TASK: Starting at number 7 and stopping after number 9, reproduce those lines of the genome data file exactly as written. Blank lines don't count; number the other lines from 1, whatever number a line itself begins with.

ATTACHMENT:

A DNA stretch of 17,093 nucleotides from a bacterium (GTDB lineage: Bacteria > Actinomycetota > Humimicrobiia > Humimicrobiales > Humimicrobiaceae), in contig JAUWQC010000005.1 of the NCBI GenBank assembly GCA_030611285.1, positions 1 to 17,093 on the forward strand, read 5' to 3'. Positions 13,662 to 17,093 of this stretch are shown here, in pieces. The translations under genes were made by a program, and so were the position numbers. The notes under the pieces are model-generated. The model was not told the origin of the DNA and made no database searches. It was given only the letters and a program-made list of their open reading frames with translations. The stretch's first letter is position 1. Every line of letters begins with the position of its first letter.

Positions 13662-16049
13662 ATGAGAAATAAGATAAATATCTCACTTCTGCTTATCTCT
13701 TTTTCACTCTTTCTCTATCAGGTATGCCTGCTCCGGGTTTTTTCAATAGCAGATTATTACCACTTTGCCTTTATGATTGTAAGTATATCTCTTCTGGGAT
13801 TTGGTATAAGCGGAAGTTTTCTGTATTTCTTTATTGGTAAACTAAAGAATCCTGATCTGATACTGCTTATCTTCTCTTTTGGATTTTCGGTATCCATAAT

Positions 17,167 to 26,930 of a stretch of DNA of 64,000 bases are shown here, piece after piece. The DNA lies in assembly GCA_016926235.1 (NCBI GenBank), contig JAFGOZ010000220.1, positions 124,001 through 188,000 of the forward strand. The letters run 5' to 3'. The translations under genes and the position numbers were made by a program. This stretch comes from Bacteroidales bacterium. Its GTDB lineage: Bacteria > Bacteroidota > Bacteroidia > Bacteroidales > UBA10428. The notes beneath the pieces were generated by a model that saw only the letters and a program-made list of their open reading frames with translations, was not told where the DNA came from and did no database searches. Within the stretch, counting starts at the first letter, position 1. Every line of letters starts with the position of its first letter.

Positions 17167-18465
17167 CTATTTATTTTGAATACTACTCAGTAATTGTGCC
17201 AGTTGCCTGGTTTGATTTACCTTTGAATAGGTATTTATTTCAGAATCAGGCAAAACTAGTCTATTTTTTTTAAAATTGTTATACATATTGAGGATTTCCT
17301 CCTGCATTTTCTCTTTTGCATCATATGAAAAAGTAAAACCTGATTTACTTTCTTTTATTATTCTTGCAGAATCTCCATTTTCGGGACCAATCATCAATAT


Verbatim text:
Positions 17167-18465
17167 CTATTTATTTTGAATACTACTCAGTAATTGTGCC
17201 AGTTGCCTGGTTTGATTTACCTTTGAATAGGTATTTATTTCAGAATCAGGCAAAACTAGTCTATTTTTTTTAAAATTGTTATACATATTGAGGATTTCCT